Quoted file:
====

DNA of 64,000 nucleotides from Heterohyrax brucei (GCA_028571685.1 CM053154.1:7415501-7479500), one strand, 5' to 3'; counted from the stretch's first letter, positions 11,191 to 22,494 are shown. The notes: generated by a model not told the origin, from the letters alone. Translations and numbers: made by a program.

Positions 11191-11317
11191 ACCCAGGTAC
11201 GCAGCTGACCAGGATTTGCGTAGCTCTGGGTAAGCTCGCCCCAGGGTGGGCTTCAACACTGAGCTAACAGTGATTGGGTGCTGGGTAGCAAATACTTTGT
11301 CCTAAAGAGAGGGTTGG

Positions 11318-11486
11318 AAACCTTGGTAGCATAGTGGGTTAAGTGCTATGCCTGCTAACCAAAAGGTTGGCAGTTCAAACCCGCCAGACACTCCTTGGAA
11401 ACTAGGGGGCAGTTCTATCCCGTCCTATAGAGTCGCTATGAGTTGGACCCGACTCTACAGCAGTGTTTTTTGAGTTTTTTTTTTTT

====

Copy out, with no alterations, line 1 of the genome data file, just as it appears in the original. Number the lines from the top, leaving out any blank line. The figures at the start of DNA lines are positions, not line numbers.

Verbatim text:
DNA of 64,000 nucleotides from Heterohyrax brucei (GCA_028571685.1 CM053154.1:7415501-7479500), one strand, 5' to 3'; counted from the stretch's first letter, positions 11,191 to 22,494 are shown. The notes: generated by a model not told the origin, from the letters alone. Translations and numbers: made by a program.